The YWCA of India joined with India Alliance for Child Rights to discuss Surrogacy from a Child Rights perspective. The difference between Commercial surrogacy or a Altruistic surrogacy is the financial gain to the surrogate in the former. The children born through these surrogates are guaranteed the right to dignity, protection from sale or trafficking, registration of his or her birth and to know his or her parents.
However, circumstances change from the time of conception to birth and the following are a few instances where the child is not wanted:
- fallout between gestational mother and parents (who may or may not be genetically related to the child)
- commissioned parents do not want the child anymore
- circumstances of the commissioned parents have changed [death of a partner / divorce / separation]
- disability of the child born
- surrogate mother has twins / triplets and the commissioned parents only want one child
The risks to the children are:
- they get lost in the system,
- their births are not registered,
- they languish in orphanages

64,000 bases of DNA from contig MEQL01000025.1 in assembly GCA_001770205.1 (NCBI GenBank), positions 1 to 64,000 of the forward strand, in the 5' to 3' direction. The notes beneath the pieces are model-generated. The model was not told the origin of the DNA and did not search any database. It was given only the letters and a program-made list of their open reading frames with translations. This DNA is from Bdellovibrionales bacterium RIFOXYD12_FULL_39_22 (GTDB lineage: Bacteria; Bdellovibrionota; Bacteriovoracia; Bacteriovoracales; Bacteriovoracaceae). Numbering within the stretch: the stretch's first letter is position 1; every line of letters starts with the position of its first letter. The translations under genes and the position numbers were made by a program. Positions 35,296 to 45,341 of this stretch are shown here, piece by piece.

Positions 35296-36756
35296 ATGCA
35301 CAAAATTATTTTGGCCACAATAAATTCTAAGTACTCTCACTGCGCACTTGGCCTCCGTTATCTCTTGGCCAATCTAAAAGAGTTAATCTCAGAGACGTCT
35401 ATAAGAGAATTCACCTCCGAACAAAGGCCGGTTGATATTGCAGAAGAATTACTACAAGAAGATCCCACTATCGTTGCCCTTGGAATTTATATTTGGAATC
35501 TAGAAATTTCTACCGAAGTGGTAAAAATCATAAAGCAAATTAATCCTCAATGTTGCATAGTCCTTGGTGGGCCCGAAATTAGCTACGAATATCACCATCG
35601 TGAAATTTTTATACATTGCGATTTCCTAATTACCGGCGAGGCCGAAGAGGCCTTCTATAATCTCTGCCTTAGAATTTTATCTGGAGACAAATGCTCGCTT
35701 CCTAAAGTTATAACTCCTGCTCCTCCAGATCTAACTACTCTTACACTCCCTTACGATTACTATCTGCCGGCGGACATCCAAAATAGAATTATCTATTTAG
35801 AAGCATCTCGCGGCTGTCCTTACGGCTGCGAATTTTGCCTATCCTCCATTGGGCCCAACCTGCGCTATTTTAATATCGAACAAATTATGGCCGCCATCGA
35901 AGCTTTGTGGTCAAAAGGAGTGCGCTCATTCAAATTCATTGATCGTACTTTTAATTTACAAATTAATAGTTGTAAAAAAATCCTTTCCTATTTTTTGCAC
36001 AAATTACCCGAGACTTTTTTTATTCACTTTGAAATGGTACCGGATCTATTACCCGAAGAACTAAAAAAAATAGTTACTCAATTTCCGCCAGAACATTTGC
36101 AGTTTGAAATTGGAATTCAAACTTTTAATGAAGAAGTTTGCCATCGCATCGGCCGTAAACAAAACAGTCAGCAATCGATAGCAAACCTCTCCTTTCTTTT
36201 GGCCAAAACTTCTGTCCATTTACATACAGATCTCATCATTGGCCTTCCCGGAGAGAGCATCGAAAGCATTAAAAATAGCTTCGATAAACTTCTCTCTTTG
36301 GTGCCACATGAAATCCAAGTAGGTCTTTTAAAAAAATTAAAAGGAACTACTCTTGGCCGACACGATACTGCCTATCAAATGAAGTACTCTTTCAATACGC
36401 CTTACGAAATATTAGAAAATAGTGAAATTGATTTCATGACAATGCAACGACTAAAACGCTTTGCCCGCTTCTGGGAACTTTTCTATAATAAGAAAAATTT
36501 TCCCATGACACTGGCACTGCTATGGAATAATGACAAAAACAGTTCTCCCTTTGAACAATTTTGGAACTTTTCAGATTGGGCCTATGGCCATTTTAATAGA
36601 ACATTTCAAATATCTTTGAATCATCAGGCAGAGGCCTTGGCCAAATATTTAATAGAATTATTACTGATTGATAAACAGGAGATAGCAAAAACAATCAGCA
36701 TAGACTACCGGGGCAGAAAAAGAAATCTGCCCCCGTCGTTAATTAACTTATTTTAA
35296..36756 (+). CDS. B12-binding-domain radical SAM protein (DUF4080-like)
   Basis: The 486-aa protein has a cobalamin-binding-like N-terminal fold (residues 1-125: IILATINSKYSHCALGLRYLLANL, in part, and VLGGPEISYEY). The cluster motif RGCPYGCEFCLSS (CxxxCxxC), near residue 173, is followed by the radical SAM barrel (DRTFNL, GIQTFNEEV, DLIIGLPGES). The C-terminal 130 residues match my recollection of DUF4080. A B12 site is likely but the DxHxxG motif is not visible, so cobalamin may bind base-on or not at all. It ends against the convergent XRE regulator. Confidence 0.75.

- are stateless,
- they do not know who their parents are
- certain cases if the surrogate mother has given birth to twins / triplets, the children are separated, and are either adopted or they cannot be traced.
- The risks are even higher in International surrogacy
The risks do not stop there. Once a child is given to their commissioned parent, there is no follow up, there are no records maintained, so there is no evidence that the child is in safe hands and being cared for well. There is no evidence that the child may have been trafficked or used for various other activities.
What we can do in a country as populous as ours, is stress on the need to adopt children than surrogacy. If surrogacy is favoured, stringent mechanisms need to be put in place and followed, so that the rights of the children born as well as the surrogate mothers are safeguarded.